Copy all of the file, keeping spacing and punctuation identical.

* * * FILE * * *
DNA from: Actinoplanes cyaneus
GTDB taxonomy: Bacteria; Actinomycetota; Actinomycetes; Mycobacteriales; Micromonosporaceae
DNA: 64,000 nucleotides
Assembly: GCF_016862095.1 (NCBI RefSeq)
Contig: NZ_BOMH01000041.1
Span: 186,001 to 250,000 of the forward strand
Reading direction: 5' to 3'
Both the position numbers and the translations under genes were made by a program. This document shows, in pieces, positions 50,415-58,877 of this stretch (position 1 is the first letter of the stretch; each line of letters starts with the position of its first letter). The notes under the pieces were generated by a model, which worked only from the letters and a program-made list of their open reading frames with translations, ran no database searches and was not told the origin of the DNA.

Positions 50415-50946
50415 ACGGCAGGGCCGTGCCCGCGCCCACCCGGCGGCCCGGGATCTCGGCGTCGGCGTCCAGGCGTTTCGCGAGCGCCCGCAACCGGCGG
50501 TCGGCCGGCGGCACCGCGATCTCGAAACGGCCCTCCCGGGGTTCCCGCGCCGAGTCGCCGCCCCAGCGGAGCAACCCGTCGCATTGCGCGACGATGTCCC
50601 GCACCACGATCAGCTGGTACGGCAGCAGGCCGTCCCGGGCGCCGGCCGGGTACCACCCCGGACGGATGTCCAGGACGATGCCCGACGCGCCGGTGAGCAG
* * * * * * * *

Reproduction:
DNA from: Actinoplanes cyaneus
GTDB taxonomy: Bacteria; Actinomycetota; Actinomycetes; Mycobacteriales; Micromonosporaceae
DNA: 64,000 nucleotides
Assembly: GCF_016862095.1 (NCBI RefSeq)
Contig: NZ_BOMH01000041.1
Span: 186,001 to 250,000 of the forward strand
Reading direction: 5' to 3'
Both the position numbers and the translations under genes were made by a program. This document shows, in pieces, positions 50,415-58,877 of this stretch (position 1 is the first letter of the stretch; each line of letters starts with the position of its first letter). The notes under the pieces were generated by a model, which worked only from the letters and a program-made list of their open reading frames with translations, ran no database searches and was not told the origin of the DNA.

Positions 50415-50946
50415 ACGGCAGGGCCGTGCCCGCGCCCACCCGGCGGCCCGGGATCTCGGCGTCGGCGTCCAGGCGTTTCGCGAGCGCCCGCAACCGGCGG
50501 TCGGCCGGCGGCACCGCGATCTCGAAACGGCCCTCCCGGGGTTCCCGCGCCGAGTCGCCGCCCCAGCGGAGCAACCCGTCGCATTGCGCGACGATGTCCC
50601 GCACCACGATCAGCTGGTACGGCAGCAGGCCGTCCCGGGCGCCGGCCGGGTACCACCCCGGACGGATGTCCAGGACGATGCCCGACGCGCCGGTGAGCAG